Famous Android Apps Xiaomi and WPS Office are Vulnerable To File Overwrite Vulnerability.

Famous Android Apps Xiaomi and WPS Office are Vulnerable

Famous Android Apps Xiaomi and WPS Office are Vulnerable To File Overwrite Vulnerability.

A number of widely used Android applications that can be found in the Google Play Store are prone to a path traversal-related flaw known as the Dirty Stream attack.  A malevolent app could exploit this vulnerability to overwrite arbitrary files in the home directory of the vulnerable app.

“Based on the implementation of an application, this vulnerability pattern may result in token theft and arbitrary code execution,” Dimitrios Valsamaras of the Microsoft Threat Intelligence team wrote in a report published on Wednesday.

An attacker could gain complete control of the application’s behavior and use the compromised credentials to gain unauthorized access to the victim’s online accounts and other data if exploitation is successful.

Two applications that were identified as susceptible to the issue are as follows:

Xiaomi File Manager (com.mi. Android.globalFileexplorer) Over 1 billion installs
WPS Office (cn.wps.moffice_eng) Over 500 million installs


In addition to implementing isolation by allocating dedicated memory and data space to each application, Android provides a content provider to enable secure file and data sharing between applications. However, oversights in implementation may allow read/write restrictions in the home directory of an application to be circumvented.

“This content provider-based architecture gives users a clear file-sharing process, allowing a serving app to exchange its files with other apps in an encrypted way with fine-grained control,” said Valsamaras.

“However, we frequently come across instances in which the consuming application does not confirm the content of the file that it receives and, most concerning, it employs the filename given by the serving app to cache the obtained file within the consuming app’s internal data directory.”

When a serving application declares a malicious version of the FileProvider class to facilitate file sharing between apps, this pitfall can result in severe repercussions, including the overwriting of critical files in the private data space of the consuming application.

In other words, code execution results from the mechanism capitalizing on the consuming application’s naive trust in the input in order to transmit arbitrary payloads bearing a particular filename using a custom, explicit intent and without the user’s knowledge or consent.

Consequently, this could enable a malicious actor to modify the shared preferences file of the targeted application and force it to establish a connection with a server under its command in order to extract confidential data.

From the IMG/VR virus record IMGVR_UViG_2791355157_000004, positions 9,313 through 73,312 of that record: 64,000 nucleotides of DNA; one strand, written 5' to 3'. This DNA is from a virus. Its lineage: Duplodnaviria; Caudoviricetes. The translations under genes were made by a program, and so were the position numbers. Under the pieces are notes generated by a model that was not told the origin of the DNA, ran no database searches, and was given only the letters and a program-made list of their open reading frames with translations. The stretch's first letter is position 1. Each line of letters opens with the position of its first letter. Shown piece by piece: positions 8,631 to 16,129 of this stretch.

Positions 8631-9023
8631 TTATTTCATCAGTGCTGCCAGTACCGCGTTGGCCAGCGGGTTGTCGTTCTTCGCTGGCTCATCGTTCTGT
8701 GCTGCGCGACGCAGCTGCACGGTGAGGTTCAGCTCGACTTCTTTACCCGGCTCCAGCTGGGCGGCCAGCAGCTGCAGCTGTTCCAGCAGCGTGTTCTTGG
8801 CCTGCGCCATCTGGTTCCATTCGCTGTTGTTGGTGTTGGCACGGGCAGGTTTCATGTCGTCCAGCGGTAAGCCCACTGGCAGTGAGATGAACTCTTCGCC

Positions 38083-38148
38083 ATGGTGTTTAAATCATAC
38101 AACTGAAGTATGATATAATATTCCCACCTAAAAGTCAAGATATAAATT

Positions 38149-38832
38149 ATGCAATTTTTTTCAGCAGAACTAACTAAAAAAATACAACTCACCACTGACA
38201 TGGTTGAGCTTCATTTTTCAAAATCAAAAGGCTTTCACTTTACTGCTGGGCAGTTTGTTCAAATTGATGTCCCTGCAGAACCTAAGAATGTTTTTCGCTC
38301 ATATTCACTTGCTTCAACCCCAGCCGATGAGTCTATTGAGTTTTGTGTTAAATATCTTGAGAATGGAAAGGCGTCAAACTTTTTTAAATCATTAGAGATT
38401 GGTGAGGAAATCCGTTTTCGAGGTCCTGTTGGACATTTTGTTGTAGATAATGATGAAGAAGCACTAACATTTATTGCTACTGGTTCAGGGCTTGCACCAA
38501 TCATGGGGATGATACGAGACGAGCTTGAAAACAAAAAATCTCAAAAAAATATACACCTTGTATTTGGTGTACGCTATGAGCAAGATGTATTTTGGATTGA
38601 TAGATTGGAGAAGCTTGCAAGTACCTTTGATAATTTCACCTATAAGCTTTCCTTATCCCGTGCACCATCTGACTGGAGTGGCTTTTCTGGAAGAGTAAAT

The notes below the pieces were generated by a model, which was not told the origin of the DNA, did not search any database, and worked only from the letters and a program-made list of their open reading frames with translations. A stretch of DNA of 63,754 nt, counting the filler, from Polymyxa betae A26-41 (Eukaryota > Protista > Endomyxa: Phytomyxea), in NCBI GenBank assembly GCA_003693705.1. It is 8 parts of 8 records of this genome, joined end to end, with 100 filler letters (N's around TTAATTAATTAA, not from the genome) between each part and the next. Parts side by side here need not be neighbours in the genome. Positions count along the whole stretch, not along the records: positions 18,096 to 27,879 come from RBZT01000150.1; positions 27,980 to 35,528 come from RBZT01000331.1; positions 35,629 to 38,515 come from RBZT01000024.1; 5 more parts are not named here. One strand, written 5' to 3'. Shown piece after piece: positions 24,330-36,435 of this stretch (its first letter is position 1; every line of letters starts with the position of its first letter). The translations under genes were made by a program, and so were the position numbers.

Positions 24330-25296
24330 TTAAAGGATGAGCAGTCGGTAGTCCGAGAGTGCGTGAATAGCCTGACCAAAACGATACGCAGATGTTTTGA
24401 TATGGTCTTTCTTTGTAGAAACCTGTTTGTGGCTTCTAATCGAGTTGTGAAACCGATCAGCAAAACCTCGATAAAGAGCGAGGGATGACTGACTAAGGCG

Conversely, if applications load native libraries from their own data directory (rather than “/data/app-lib”), a malicious application could exploit the aforementioned flaw to inject malicious code into a native library, which would be executed when the library is loaded.

As of February 2024, both Xiaomi and the WPS Office have resolved the matter subsequent to the conscientious disclosure. However, Microsoft stated that the problem might be more widespread and mandated that developers take precautions to scan their applications for similar flaws.

Furthermore, Google has issued official guidance regarding this subject, advising developers to manage the filename supplied by the server application in an appropriate manner.

“When the client app writes the newly acquired file to storage, it should ignore the filename given by the server app and instead utilize its own internally produced unique identifier as the filename,” the search giant stated. “If creating a unique filename is not practical, the client app ought to sanitize the provided filename.”

About The Author:

Yogesh Naager is a content marketer who specializes in the cybersecurity and B2B space.  Besides writing for the News4Hackers blog, he’s also written for brands including CollegeDunia, Utsav Fashion, and NASSCOM.  Naager entered the field of content in an unusual way.  He began his career as an insurance sales executive, where he developed an interest in simplifying difficult concepts.  He also combines this interest with a love of narrative, which makes him a good writer in the cybersecurity field.  In the bottom line, he frequently writes for Craw Security.


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